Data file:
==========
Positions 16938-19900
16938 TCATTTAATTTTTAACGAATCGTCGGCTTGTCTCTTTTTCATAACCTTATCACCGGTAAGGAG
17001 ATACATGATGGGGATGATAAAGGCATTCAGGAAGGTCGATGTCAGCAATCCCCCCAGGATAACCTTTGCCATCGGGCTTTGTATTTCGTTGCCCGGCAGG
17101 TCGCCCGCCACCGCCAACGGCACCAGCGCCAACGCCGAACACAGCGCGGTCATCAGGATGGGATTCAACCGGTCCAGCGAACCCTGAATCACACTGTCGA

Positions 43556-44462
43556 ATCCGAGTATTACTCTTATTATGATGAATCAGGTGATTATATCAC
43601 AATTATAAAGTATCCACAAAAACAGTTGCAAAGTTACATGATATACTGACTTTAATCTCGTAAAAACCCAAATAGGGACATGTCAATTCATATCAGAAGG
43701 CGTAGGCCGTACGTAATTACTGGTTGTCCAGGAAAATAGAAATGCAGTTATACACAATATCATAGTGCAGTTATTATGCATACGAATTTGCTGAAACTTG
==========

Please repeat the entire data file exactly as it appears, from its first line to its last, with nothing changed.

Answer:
Positions 16938-19900
16938 TCATTTAATTTTTAACGAATCGTCGGCTTGTCTCTTTTTCATAACCTTATCACCGGTAAGGAG
17001 ATACATGATGGGGATGATAAAGGCATTCAGGAAGGTCGATGTCAGCAATCCCCCCAGGATAACCTTTGCCATCGGGCTTTGTATTTCGTTGCCCGGCAGG
17101 TCGCCCGCCACCGCCAACGGCACCAGCGCCAACGCCGAACACAGCGCGGTCATCAGGATGGGATTCAACCGGTCCAGCGAACCCTGAATCACACTGTCGA

Positions 43556-44462
43556 ATCCGAGTATTACTCTTATTATGATGAATCAGGTGATTATATCAC
43601 AATTATAAAGTATCCACAAAAACAGTTGCAAAGTTACATGATATACTGACTTTAATCTCGTAAAAACCCAAATAGGGACATGTCAATTCATATCAGAAGG
43701 CGTAGGCCGTACGTAATTACTGGTTGTCCAGGAAAATAGAAATGCAGTTATACACAATATCATAGTGCAGTTATTATGCATACGAATTTGCTGAAACTTG